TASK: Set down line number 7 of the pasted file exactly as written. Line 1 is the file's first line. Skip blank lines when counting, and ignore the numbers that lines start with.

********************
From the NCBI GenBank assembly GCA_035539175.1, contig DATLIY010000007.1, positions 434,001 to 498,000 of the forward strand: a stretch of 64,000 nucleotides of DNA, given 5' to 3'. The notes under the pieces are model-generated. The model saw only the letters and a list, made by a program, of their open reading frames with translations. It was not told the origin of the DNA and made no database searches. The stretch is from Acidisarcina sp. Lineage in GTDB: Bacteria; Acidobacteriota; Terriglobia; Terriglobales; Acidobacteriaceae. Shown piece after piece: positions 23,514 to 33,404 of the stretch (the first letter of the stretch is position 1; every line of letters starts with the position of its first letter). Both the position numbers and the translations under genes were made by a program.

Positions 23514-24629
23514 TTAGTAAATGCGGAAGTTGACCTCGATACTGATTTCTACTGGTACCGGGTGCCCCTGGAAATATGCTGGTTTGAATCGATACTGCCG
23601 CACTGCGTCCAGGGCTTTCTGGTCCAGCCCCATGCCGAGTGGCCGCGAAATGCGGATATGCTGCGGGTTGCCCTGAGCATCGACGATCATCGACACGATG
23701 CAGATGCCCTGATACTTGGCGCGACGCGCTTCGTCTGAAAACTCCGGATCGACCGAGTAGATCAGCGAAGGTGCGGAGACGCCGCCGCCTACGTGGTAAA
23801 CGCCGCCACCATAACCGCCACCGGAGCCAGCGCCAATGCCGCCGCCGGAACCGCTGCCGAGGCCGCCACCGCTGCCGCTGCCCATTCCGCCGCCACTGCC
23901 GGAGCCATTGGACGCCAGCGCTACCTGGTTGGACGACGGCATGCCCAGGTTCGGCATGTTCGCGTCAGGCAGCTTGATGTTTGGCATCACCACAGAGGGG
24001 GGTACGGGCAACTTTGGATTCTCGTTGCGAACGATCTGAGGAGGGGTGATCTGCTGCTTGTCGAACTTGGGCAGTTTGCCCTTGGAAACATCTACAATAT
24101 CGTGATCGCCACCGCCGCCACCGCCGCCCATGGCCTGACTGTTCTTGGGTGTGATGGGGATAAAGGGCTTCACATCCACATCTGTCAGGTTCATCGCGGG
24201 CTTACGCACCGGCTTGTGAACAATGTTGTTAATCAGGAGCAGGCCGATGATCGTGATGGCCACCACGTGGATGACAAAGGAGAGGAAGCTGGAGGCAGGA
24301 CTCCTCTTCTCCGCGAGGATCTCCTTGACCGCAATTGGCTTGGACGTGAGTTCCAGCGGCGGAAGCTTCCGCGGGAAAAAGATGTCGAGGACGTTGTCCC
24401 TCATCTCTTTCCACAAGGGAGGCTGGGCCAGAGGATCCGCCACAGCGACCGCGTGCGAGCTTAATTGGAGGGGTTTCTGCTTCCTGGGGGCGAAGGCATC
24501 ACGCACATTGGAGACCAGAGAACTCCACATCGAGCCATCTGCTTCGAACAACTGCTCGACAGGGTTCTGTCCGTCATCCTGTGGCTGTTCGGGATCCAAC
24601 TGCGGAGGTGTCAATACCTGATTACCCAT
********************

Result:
23901 GGAGCCATTGGACGCCAGCGCTACCTGGTTGGACGACGGCATGCCCAGGTTCGGCATGTTCGCGTCAGGCAGCTTGATGTTTGGCATCACCACAGAGGGG